Picture Dubai, sometime after the discovery of oil in 1966, and before the import-export boxiness of the 1980s was ascendant. It’s probably the early 70s, during or shortly after the Arab oil embargo of 1973–4. This image of Dubai is one of sleepy, slightly oily glamour, all bedouins and boîtes. Of mirrored sunglasses and the earliest mirrored buildings, tinted copper, steel blue or sage, the kind you see as “before” examples in photos of the country’s evolution. Sheikh Rashid bin Saeed al Maktoum, founding ruler of Dubai, says, “My grandfather rode a camel, my father rode a camel, I drive a Mercedes, my son drives a Land Rover, his son will drive a Land Rover, but his son will ride a camel.” It’s a quote that has since been repeated so often that its origins have become apocrypha, but its connotations remain fixed. Sheikh Rashid is wary of the sudden influx of oil wealth. He knows that it can’t last forever, that it’s risky to depend on a single resource. That Dubai’s economy must be radically diversified if the country is to survive into the next century. Like his son, current ruler of Dubai and Emirati Prime Minister Sheikh Mohammed, he is a visionary. He sees the future and then brings it into being. Or so the comparison photos show.
I’m now thinking of the go-to diptych of Dubai’s development, which features two images: one of Dubai’s arterial highway, Sheikh Zayed Road, snaking through empty sand and coastal scrub, and another matched shot showing the city’s current receiving lines of skyscrapers. In it, the saltwater inlet that contributed to Dubai’s history as a trading entrepot is scattered with wooden dhows, and lined with even more skyscrapers, which crowd its sides like iron filings. And now: satellite images of the coastline pre-and post the completion of Dubai’s signature continent-shaped island, and palm shaped-islands. Of the Burj Khalifa, currently the world’s tallest building, dwarfing all the other very tall buildings at its base, depicted alone because what could compare? The thing about the genre of “before and after” photos is that they usually describe an external, often calamitous, out-of-human-control event. Here’s the verdant forest and here it is decimated by a tsunami; here’s a once-prosperous city after a fire, a tornado, a hurricane, a flood. But in Dubai’s case there never is any event except Dubai. Here’s the city before and after itself, and during the ongoing process of its own becoming.
Also out of this world is Dubai’s new projected image of itself. It’s a full-throated embrace of Gulf futurism, a term coined by artist and writer Sophia al Maria to describe the hypermediated conditions of life on the peninsula at the extreme promontory of the future. This is a futurism that is very much in the Italofascist, as opposed to Afro, mold—all the aesthetics of science fiction without the social justice. Why be content with the nostalgic Space Age starchitecture of the Burj Khalifa or Martian landscape comparisons when you can literally go to space, pick up the reins of Muslim cosmology, and aim for the stars? So, when Dubai hosts the World Expo in 2020—potentially featuring Elon Musk’s first high-speed Hyperloop transport system—the United Arab Emirates will launch a probe to Mars. It will be the first major foray into space from any Arab or predominantly Muslim country. The probe will arrive on Mars in 2021, just in time for the 50th anniversary of the country’s founding, with all the attendant jingoism and nationalistic fervor. The team behind the Mars Mission will, unusually, be 100 percent Emirati, with a significant assist from South Korean space engineers. As Dubai shifts more broadly to being less reliant on foreign knowledge and skills (while still being dependent on imported physical labor), the Mars Mission feels like a pilot program in more ways than one.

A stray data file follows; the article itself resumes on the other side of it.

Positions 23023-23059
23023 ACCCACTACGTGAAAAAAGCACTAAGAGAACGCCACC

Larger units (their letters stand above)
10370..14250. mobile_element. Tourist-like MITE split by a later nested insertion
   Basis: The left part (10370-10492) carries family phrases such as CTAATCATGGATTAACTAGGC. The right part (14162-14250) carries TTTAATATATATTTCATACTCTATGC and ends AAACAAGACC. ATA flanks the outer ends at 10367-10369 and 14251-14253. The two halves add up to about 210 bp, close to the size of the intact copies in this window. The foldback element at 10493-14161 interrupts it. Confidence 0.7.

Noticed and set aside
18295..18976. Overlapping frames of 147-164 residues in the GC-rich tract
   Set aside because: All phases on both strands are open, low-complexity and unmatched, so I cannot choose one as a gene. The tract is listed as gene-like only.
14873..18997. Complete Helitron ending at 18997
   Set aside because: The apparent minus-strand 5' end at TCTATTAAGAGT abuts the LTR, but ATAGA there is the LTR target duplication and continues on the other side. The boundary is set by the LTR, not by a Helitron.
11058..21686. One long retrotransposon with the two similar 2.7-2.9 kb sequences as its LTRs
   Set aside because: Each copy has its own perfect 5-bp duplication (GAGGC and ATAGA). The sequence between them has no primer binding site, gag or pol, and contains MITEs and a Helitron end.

For decades, Emirati identity has been predicated on cultural heritage. On boat building songs, weaving, pearl diving, nomadism, hunting and falconry, and so on. At the same time, Emirati identity is framed explicitly by what it is not: not South or Southeast Asian, not Iranian, and not East African, even as it emerges from a triangulation of these surrounding geographies. The legacies of the trans-Indian Ocean and Arab slave trades, while not actively suppressed, aren’t really reckoned with, or are dismissed as “low” or vernacular culture. This is a model of nationalism that jettisons any kind of genealogical or historical fixity in favor of instrumentalizing different—and sometimes competing—narratives depending on prevailing geopolitical currents. Centuries of trade and friendship with India are now in vogue thanks to Narendra Modi’s aggressive foreign policy (coupled with the flexing of Emirati soft power in the South Asian art scene). Proxy wars in Syria and Yemen mean that Iran is very much out.
Yet recently, the way the UAE constructs its national identity has begun to change. 2014 marked the introduction of mandatory national service for men between the ages of 18 and 30—which, significantly, came shortly after Qatar’s own introduction of conscription. Under the new law, the standard service period is nine months, which goes up to two years for those who haven’t completed secondary education (exemptions and reductions are available for those who are medically unfit, the only son, or in graduate or post-graduate study). Service for women is optional and is standardized at nine months. This policy, in tandem with post-Arab Spring political precarity and a scramble to enfranchise voters, as well as the war in Yemen, have contributed to an overall recalibration in which Emirati nationalism is now predicated on military and technological might. One friend characterized his time doing military service as an exercise in nation building. In attempting to recast familial and emirate-specific allegiances as synonymous with the national project, the government is striving to more solidly fuse together what has historically been a very lightly bonded federation. As such, the construction of the citizen is no longer based on identification with the terrain (the desert, the sea), but on identification with the nation-state itself.